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Lethbridge Herald Newspaper Archives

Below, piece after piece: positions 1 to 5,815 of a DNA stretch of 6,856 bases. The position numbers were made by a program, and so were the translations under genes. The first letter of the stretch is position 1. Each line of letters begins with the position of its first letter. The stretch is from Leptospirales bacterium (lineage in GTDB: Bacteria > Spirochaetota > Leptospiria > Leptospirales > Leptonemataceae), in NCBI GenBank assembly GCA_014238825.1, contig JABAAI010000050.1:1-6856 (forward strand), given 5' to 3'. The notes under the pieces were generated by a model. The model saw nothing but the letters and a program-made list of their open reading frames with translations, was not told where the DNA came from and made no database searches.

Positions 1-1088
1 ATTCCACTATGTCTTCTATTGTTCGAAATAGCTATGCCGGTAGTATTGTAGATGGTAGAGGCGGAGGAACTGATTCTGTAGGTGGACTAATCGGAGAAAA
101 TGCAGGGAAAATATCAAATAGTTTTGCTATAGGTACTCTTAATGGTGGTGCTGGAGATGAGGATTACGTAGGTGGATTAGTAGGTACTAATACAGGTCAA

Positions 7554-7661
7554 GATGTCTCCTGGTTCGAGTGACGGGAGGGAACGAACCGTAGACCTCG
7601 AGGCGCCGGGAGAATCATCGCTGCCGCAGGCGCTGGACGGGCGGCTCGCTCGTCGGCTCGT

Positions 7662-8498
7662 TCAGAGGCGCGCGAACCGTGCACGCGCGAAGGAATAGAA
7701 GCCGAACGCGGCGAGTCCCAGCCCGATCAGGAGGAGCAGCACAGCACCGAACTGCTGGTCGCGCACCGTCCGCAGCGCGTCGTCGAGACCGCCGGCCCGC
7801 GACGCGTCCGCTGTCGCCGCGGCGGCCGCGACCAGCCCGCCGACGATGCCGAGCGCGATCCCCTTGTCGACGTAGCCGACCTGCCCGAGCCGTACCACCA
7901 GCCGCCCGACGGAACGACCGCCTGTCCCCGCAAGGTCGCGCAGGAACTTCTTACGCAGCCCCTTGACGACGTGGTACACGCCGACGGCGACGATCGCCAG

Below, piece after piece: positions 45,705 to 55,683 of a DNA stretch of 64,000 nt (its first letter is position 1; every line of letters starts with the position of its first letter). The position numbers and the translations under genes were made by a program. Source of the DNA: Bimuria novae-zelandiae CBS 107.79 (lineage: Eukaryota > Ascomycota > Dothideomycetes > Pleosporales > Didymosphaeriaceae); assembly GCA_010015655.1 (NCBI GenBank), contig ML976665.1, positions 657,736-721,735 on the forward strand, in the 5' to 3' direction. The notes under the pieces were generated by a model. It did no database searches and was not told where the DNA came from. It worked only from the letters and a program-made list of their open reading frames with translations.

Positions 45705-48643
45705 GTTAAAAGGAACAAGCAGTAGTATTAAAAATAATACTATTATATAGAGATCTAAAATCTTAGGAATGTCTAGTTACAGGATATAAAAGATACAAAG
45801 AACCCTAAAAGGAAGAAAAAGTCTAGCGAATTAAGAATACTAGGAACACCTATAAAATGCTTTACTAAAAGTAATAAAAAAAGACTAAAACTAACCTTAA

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Lethbridge Herald, The (Newspaper) - July 24, 1973, Lethbridge, Alberta 2 THE LETHBRIDGE HERALD Tuesday, July 24, 1973 Gait Museum unearths history for a new bridge city generation From minute knick-knacks three-quarters of a century old to bulky steel wood-and- coal burning stoves that's what's in the city's Sir Alex- ander Gait Museum. The museum is named af- ter Sir Alexander Tilloch Gait, 1817-1893, one of Canada's Fathers of Confederation and developer of the coal mining industry in this area. The building at the west end of 5th Avenue S. occupied by the museum is in itself a direct link with the city's past. Hospital It was built in 1891 by Sir Alexander as a hospital for the miners of the area. At toe time the hospital was quite a distance from the town. Over the years the hospital was expanded and renovated. Its use as an active treat- ment hospital ended on com- pletion of the Lethbridge Mu- nicipal Hospital. The city health unit now oc- cupies the main floor of the building and the museum the upper Boors. The museum was renamed flie Sir Alexander Gait Mu- in 1906, the year it nwved from its ti play area in (toe Bowman Arts Centre to its present 45- room location. Finding the entrance ot the museum may be a little dis- concerting for the first-timer because it is in the rear of thee old hospital. There's lots of parking at the rear for visitors. The booming coal mining industry of the fledgling Leth- bridge is depicted for the visitor by a painting half-way up the stairs and by a dis- play of oM equipment at the top of the stairs. The museum is based on Southern Alberta human his- tory rather than natural his- tory, explains curator Jack Elliott. He and his staff now are in the process of reeataloguing ands if items in the museum and remarking the thous- and rearranging their display. He has weeded out a lot of duplicate items from display and put them into storage in the basement. The staff is also actively engaged in cataloguing and preserving the photographic and manuscript archives. The museum has one of the finest photo collections in Western Canada, says Mr. EffiotL Somewhere between and photos are to be catalogued and 'preserved in individual plastic envel- opes. "There is a heH of a lack of Alberta history in Alberta said Mr. Elliott. He feels the museum can fill the gap by developing a good ex- tension service to the schools. "The museum has a social commitment to make people aware of their own be said. Slide presentations, museum tours, the archives and eventually a portable kit Story by JIM MAYBIE will help the museum meet its commitment. Probably the most modern item on display is a collec- tion of ink and crayon draw- ings depicting the early West. The artist, E. F. HageB, was born in Lethbridge in MB. He died in M64. The city commissioned him to do 90 sketches in I960. Somehow the city wound op with 70. The museum has 66 of which 60 are on display. The sketches are bung both walls of a corridor on the second floor and are arrang- ed in such a way that the sub- ject matter and time period generally ties in with other museum exhibits in adjacent rooms. The collection starts with the West before the White Man showing an abundance of wfldfife. It moves into Indian life and depicts the influence of white man on the country and the Indian way of life. There's a pictoral history of the buffalo giving way to the Texas longhorn and cattle de- velopment generally. One picture shows Leth- bridge in 1870 with a coyote den near where the CPR roundhouse is. There's an early Lethbridge farmhouse, the runaway bivwuy horses taking out four telephone poles at 4th Avenue and 6th Street and other local events. Other displays have items to suit everyone's interest. There are period costumes on mannequins and in glass cases through the museum. room remains as an early hospital room with an- cient equipment and obsolete appliances and tools of the profession. A general store has an Unas of miscellaneous items, long-forgotten canned items, drtbinf, doBs and brnvdwld items one would expect to find in a general store. Drill JThe dentist's office recalls memories of the late Brig.- Gen. J. S. Stewart, pioneer Lethbridge dentist. A rickety dentist chair and foot-power- ed drill makes one thankful for progress. One colorful room psys tri- bute to the Ukrainian pioneers of the area. There are several guns and rifles on display from early days to wartime. On the third floor there are a dining room, kitchen, parlor, bedroom and den furnished with turn of the century items. There's a 1905 barbershop with some of the Westbrook brothers early equinment. There's a room of 1900-1920 clocks and old pipes. The corridor contains pic- tures of old Lethbridge which recall such events as Sir Wil- frid Laurier's visit to Leth- bridge; the June 19, 19Z7, storm which had residents moving about town in boats; the bridge over Henderson Lake. Continved 13 ;